CommunityHeater Won’t Turn Off. Should I Replace the Thermocouple?

Heater Won’t Turn Off. Should I Replace the Thermocouple?

My heater turns on, but it never shuts off.  We have to do it manually. I'm hoping to fix this problem on my own.  After I shut off the gas to the valve, can I just take the thermocouple off and buy a replacement somewhere? Or should I take the whole valve off and replace the whole thing? I probably shouldn't be so cheap and should just call a repair guy to replace the dang valve, but I'd like to try it on my own! I enjoy your show.

The Money Pit Answer

The thermocouple is designed to convey to the gas valve whether there's a flame at the pilot light.  This prevents gas from being released when there's no flame. 
It sounds like your problem isn't the thermocouple, but the thermostat itself. The furnace should turn off when the temperature hits the thermostat setting, and if it isn't, it's likely because the thermostat isn't picking up the signal.  That said, it's very difficult to diagnose what's causing this from distance, and it's always best to have HVAC repairs completed by a pro who does it everyday.  If this is your first attempt at replacing a thermostat, my recommendation is: Don't!  Though I admire your enthusiasm, it's not a DIY-friendly project for a first-timer.  And as a general HVAC note, it's always better to replace furnace parts then to try fixing them.  Good luck!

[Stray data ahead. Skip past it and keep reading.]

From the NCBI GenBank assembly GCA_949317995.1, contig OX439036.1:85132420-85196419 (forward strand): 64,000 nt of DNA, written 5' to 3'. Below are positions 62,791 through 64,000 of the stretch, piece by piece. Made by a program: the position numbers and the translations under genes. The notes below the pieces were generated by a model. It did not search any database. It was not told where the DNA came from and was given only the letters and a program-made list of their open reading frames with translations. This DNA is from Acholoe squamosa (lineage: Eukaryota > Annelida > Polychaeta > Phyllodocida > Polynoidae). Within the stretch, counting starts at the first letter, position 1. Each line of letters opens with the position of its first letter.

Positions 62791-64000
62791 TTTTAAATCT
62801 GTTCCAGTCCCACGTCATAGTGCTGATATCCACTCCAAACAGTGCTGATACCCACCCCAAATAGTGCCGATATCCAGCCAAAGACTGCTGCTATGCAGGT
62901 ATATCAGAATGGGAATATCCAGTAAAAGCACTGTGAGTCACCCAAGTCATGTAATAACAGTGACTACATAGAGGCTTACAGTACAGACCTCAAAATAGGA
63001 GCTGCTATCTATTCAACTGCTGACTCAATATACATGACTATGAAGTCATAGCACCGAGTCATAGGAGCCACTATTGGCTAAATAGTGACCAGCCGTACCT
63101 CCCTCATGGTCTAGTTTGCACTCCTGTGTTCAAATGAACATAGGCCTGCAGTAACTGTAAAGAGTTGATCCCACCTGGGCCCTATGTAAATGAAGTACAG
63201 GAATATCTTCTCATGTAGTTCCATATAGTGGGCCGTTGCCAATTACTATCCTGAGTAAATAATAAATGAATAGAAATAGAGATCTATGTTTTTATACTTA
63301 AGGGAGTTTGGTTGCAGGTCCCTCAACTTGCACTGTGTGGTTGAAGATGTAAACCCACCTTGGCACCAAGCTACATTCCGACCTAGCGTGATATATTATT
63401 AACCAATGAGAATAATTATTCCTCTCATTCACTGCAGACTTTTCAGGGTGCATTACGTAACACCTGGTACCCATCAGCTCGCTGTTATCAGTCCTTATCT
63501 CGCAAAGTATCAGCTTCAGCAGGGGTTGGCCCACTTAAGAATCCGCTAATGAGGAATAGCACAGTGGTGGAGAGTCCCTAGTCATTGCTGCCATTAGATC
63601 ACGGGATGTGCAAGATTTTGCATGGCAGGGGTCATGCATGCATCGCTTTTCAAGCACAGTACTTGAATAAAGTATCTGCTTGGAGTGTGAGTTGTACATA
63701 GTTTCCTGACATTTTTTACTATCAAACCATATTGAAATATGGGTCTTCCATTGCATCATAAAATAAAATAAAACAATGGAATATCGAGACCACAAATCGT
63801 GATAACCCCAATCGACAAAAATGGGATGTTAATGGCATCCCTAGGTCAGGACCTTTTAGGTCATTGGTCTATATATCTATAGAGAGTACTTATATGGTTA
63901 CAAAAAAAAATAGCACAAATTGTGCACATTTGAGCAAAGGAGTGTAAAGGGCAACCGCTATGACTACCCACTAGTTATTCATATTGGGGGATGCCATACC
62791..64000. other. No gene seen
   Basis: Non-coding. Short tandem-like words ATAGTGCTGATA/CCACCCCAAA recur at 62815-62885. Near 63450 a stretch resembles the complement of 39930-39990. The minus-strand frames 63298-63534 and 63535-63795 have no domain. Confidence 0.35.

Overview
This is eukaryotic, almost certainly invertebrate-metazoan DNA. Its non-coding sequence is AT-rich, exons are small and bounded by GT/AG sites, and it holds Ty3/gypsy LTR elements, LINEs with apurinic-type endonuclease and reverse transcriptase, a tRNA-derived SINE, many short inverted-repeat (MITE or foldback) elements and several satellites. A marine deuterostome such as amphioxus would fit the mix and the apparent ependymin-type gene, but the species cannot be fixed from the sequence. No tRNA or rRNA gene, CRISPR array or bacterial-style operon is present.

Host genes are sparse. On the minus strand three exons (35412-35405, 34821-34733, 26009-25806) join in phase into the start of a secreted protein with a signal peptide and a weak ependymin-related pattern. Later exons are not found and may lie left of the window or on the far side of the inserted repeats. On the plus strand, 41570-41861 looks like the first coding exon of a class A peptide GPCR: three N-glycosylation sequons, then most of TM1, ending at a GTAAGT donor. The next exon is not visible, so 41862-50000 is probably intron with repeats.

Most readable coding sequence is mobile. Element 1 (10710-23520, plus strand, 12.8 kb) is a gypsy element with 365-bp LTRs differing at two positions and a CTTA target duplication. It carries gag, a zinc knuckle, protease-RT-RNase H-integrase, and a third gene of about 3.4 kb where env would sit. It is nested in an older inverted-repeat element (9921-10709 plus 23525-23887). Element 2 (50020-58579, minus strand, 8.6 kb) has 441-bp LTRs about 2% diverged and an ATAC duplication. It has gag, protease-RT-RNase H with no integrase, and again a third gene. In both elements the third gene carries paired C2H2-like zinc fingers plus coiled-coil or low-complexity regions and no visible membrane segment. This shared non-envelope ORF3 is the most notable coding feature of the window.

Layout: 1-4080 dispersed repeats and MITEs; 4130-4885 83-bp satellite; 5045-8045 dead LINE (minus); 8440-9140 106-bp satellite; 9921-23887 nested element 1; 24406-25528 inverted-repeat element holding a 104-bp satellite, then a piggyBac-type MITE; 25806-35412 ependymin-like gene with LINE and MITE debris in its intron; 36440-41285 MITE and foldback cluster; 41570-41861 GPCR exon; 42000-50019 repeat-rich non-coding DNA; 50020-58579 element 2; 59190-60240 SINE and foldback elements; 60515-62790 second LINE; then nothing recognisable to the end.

1 Answers
Woodbridge Environmental answered 6 years ago

I would suggest that a professional make this repair for you. Seeing that the heater is older there can be other issues with it that you may not be aware of. And putting all the hard work in fixing this may be not the best advice I would suggest. The professional can determine if its time to replace the unit or simply repair it.


Your local utility company can check this out for you and many times this evaluation can be done at no cost if you carry a service agreement with them.


The thermocouple is not necessarily the problem with this unit. As all this device does is prove to the gas valve that the pilot light is on and its safe to turn the main gas on for heat.  There is most likely another sensor that runs to the gas valve that senses the room temp and that control is faulty.